Our greatest source of discretionary economic development money, the TIF funds are largely spent in wealthy neighborhoods even though the program's intended to eradicate blight in poor neighborhoods.

To cite just two examples, last year, Roseland's TIF generated about $460,000. The LaSalle Central TIF—located in the Loop—took in about $27 million. That means the downtown will always have more "spending money" than the far south side. How’s that for balance?

It's hard enough for poor neighborhoods to compete with rich ones for development dollars without the government essentially putting its thumb on the scale to benefit the wealthy. But that's what the TIF program does.

By its very nature, it will always generate the most money for gentrifying neighborhoods. It's a crime that a program this unfair would be the chief source of development dollars, pitting the poor against the rich. And yet year after year we allow this inequity to persist.

There's not much help coming from the state, either. Governor Rauner and his Republican allies in the legislature steadfastly oppose any progressive tax hikes while calling for a property tax freeze. They're slowly bankrupting government in the name of saving it.

In 2011, Rauner, then a private citizen, tried to use his clout with Mayor Emanuel to block a hotel tax hike that would fund services, according to the mayor's recently released private e-mails. And yet as governor, Rauner signed on to a massive hotel tax hike to fund the DePaul basketball arena/Marriott hotel project on a high-rent corner of the South Loop.

So when it comes to funding essential services that might fund programs to help the poor, Rauner's against it. But he favors jacking up taxes to fund a boondoggle. That's twisted, my friends.

The Democrats aren't much better—especially Emanuel, the architect of that DePaul/Marriott deal, who rules like a closeted trickle-down Republican.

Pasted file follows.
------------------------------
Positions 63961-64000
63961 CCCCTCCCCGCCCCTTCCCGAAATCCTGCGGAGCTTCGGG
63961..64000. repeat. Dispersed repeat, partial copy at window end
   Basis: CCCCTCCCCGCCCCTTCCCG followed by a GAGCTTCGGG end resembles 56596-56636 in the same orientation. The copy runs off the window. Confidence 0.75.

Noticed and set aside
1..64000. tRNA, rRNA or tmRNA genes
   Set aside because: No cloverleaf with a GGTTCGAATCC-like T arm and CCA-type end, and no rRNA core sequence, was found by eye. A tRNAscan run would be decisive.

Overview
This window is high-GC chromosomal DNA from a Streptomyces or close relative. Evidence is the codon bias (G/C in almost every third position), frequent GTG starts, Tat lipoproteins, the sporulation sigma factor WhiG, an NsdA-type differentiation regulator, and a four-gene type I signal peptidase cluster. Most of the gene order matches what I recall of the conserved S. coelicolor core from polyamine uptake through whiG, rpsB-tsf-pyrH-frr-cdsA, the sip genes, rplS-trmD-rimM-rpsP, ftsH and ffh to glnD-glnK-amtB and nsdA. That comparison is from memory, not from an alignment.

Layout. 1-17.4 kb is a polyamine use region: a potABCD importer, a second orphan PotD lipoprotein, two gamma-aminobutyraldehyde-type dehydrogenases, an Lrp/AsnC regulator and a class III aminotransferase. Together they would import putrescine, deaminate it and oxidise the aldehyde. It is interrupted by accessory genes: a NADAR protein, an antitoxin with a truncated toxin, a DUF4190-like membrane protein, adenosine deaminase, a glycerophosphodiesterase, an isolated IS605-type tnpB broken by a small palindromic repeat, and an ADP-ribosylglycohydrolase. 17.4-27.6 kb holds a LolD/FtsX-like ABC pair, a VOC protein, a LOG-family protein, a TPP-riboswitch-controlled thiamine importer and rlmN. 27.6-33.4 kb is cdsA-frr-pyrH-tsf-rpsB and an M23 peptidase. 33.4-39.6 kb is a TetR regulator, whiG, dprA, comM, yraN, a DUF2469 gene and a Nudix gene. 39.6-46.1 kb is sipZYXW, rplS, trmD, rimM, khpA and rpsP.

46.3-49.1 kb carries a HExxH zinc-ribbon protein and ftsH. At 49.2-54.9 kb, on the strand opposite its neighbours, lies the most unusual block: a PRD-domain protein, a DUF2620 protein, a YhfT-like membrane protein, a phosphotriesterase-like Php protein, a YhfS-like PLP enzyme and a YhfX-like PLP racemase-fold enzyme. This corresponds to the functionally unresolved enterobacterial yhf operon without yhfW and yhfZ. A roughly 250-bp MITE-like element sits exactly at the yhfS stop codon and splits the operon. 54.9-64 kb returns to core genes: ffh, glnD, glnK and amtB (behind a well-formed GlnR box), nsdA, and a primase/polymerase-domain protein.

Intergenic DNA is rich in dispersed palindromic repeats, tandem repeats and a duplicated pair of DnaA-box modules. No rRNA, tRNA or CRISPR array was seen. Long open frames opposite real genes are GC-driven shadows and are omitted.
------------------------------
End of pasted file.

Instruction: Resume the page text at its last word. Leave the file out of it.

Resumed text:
In one e-mail, he bragged to a wealthy friend about cutting health benefits for retired city workers—often the economic backbone of poor, high-crime neighborhoods. Cutting their income, like closing schools and clinics, hits communities already under siege the hardest. No need for me to review all the schools and clinics Rahm has shuttered.

By and large the city's aldermen go along with the mayor's policies because they're hoping he'll throw a little TIF money their way.

State senate president John Cullerton and house speaker Michael Madigan aren't much better. They let the mayor do what he wants, so long as he stays out of their business in Springfield. Things pretty much operated the same way with Mayor Daley.

I don't expect any of this will significantly change in 2017. The mayor's major development schemes—the Old Post Office, Rezkoville, the industrial area around the former Finkl Steel site—will have virtually no positive impact on our must vulnerable communities. They might as well be on the moon.

A few years back, I asked a south-side alderman why the city's civic and political elite tolerate all the shootings in and around his ward.

"'Cause they don't give a shit," he said.

Considering how they use the tools at their disposal, it's hard to come to any other conclusion.   v